Changes in media technologies, especially those that have multiple distribution platforms (movie theaters, big-screen TVs, computers, handheld devices and mobile platforms), complicate the ability to track consumption patterns. Major industry players such as the Nielsen Company, which is based in New York and supports Atlanta operations, have transformed their techniques for tracking ratings data. Preference algorithms, such as one encounters when Amazon or Netflix suggest something else you might want to buy or watch, have grown in sophistication.
The data demand of media industry work is not simply focused on consumption tracking. Other media enterprises are big data companies in their own right. Atlanta-based Weather Channel, for instance, aggregates and drives complex big data streams as they provide neighborhood-specific weather data to Android and Apple devices, among others. The Weather Channel describes itself not as a meteorological enterprise, but as “one of the world’s largest IoT [Internet of Things] platforms.”
At Georgia State, broader efforts across several colleges endeavor to research and train in data analytics. These efforts are consistent with Atlanta’s efforts to become an IoT capital. A task force of executives was formed in fall 2017 to help make the city more attractive for data analytics and IoT work. New degree programs at Georgia State will help train students in advanced analytics, including a new master of science degree program in analytics begun in 2017.
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College of the Arts faculty focus their research on these issues.
One example is brought together in Ethan Tussey’s forthcoming book, “The Procrastination Economy: The Big Business of Downtime.” From the NYU Press synopsis: “In moments of downtime – waiting for a friend to arrive or commuting to work – we pull out our phones for a few minutes of distraction. Just as television reoriented the way we think about living rooms, mobile devices have taken over the interstitial spaces of our everyday lives. Tussey argues that these in-between moments have created a procrastination economy, an opportunity for entertainment companies to create products, apps, platforms, subscription services, micropayments and interactive opportunities that can colonize our everyday lives.”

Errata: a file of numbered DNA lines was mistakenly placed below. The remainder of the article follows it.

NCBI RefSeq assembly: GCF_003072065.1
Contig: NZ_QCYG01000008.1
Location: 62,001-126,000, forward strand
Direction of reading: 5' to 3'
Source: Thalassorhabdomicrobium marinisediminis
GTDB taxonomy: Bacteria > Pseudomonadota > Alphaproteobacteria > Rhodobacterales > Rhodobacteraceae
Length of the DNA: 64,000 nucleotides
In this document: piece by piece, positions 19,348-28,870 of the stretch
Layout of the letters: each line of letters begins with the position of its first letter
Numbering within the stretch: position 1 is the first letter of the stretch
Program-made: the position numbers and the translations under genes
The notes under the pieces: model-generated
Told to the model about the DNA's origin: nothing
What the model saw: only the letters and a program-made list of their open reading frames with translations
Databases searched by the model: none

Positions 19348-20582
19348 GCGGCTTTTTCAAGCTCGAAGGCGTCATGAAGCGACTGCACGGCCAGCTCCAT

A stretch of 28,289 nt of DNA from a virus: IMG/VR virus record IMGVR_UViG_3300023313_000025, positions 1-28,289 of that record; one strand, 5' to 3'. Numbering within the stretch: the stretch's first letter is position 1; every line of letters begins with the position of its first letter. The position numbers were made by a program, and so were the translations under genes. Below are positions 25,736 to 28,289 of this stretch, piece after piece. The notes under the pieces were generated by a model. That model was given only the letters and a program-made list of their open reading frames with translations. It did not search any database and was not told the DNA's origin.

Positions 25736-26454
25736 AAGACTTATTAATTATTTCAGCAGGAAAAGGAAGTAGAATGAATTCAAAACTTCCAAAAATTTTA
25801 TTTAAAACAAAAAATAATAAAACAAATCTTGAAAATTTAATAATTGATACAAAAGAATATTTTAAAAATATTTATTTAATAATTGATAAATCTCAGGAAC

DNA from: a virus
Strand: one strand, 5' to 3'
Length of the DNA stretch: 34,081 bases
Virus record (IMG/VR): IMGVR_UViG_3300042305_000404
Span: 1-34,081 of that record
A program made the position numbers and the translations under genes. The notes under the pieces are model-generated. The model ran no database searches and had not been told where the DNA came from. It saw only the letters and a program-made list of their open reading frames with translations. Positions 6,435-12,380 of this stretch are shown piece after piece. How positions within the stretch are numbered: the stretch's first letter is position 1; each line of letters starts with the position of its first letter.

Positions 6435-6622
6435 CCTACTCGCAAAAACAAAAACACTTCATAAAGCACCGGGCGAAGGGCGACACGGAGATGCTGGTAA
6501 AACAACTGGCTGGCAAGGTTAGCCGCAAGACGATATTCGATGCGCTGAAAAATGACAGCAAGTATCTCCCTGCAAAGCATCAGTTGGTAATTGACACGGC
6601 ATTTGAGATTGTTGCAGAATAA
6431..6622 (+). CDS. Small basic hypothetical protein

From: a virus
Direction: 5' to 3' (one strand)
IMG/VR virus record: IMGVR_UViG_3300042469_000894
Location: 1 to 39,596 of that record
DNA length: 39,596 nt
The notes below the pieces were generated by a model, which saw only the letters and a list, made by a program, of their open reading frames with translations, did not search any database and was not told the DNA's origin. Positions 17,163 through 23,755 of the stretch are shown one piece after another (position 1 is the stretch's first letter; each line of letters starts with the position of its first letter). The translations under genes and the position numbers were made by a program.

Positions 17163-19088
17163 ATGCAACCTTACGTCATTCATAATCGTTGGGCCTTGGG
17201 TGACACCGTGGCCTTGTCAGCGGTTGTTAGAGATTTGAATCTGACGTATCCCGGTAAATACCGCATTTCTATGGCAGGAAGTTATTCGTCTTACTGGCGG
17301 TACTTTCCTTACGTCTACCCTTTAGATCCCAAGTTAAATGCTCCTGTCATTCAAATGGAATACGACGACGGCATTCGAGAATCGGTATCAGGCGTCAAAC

As businesses try to make a commodity out of our free time, and mobile devices become essential tools for promotion, branding and distribution, consumers are using these devices as a means of navigating public and private space. These devices are not just changing the way we spend and value our time, but also how we interact with others and transform our sense of the politics of space.
By examining the four main locations of the procrastination economy—the workplace, the commute, the waiting room and the “connected” living room—Tussey illuminates the relationship between the entertainment industry and the digitally empowered public.
CMII is developing plans to organize graduate training in Media Analytics, and seeks corporate partnerships that can build the necessary infrastructure to support the training of industry professionals at work in this area, as well as in the area of data visualization.